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# Sorting in JavaScript

JavaScript arrays have a bunch of nifty features, one of which is the sort method.

The sort method will sort the items in an array and return the array.

By default the sort order is determined by converting each item to strings and comparing their unicode value.

```const names = [βBuffyβ, βXanderβ, βAngelβ, βWillowβ, βGilesβ, βAnyaβ]; names.sort(); // result: [βAngelβ, βAnyaβ, βBuffyβ, βGilesβ, βWillowβ, βXanderβ]```

Cool that worked, seems pretty easy when our value is a string. What about numerical values though?

Letβs take an example, say we have an array of random numbers; letβs call them user ages for context. We have a requirement to sort the user ages from youngest to oldest.

```const ages = [16, 24, 61, 31, 17, 39, 27, 8, 12, 82, 48, 42, 26, 46, 76, 84, 89, 46, 62, 28]; ages.sort(); // no custom function provided // result: [12, 16, 17, 24, 26, 27, 28, 31, 39, 42, 46, 46, 48, 61, 62, 76, 8, 82, 84, 89]```

Hmmm this looks okay but wait Iβm pretty sure 8 doesnβt come after 76 numerically!

Without the custom function, each item is converted to a string and sorted based on their Unicode characters which does not work here as we are comparing numerical values not strings.

Donβt worry though we can just provide a custom compare function to determine our sort order.

The compare function has two arguments, typically these arguments are referred to as a and b but you can name them whatever youβd like.

Letβs create our sort function:

```const customSort = ages.sort((a, b) => { if(a > b){ return 1; }else{ return -1; } }); // result: [8, 12, 16, 17, 24, 26, 27, 28, 31, 39, 42, 46, 46, 48, 61, 62, 76, 82, 84, 89]```

That looks better, but what are we actually doing here? The sort function will run over our array taking two arguments at a time, compare them and then move onto the next two until the sort is complete.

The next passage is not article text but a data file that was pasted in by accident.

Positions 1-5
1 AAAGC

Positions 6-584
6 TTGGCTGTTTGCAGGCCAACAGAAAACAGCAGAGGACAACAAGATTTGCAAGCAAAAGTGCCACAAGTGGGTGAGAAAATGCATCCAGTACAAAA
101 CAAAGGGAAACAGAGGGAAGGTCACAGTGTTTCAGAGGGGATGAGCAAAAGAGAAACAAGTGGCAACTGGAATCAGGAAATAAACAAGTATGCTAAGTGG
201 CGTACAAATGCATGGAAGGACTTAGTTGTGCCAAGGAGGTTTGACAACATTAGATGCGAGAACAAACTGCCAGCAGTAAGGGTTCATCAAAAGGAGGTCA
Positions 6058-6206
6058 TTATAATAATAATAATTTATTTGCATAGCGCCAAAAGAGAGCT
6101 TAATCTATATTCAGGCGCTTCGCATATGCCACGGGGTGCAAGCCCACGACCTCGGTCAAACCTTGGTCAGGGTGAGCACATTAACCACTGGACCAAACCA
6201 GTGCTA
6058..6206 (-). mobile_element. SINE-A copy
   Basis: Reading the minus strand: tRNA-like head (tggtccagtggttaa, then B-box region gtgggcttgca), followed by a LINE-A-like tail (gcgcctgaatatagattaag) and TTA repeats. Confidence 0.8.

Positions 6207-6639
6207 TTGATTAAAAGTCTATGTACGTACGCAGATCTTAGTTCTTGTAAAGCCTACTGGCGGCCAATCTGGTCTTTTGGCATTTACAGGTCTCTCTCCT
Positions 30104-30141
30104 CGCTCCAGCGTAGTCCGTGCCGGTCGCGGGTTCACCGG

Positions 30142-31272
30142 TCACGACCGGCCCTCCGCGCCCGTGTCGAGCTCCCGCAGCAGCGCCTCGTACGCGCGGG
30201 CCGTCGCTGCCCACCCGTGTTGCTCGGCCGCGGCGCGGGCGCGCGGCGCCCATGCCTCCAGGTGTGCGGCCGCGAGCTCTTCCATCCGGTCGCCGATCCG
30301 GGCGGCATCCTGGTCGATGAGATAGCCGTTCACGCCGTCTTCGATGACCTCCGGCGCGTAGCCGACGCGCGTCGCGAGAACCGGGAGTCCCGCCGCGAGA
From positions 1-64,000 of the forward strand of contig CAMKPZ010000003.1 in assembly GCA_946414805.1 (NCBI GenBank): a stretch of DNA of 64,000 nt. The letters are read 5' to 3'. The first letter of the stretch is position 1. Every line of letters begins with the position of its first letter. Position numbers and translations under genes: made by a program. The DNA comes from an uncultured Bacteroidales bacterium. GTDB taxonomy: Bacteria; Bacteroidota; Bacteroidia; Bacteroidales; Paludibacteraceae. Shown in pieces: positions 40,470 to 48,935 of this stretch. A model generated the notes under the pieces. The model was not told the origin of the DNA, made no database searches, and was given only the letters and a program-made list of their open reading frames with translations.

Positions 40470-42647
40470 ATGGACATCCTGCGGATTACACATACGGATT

In our function we are saying, if a is greater than b then return 1, this will sort a to an index higher than b, otherwise return -1, this will sort a to an index lower than b.

Cool! What about sorting arrays of objects? Donβt worry we can sort objects no problem, we first need to identify what we want to sort by, letβs take this array of objects:

`const objects = [{name: βBuffyβ, year: 1981}, {name: βAngelβ, year: 1727}, {name: βAnyaβ, year: 860}, {name: βSpikeβ, year: 1850}];`

Say we want to sort by year of birth, and we want to sort from youngest to oldest. Here we just need to specify the property we are comparing in our custom function.

```const customSort = objects.sort((a, b) => { if(a.year > b.year){ return -1; }else{ return 1; } });```

Because we want youngest to oldest this time we just reverse the logic and return -1 if the a.year is greater than b.year and 1 if the a.year is less than b.year.

And thatβs it, thatβs the JavaScript sort function! Thanks for reading. Hope this explanation helped you on your journey with JavaScript. If it did maybe give it a clap or leave a comment :)

This post was migrated from my medium account: https://medium.com/@sarbot/sorting-in-javascript-a9c04f865267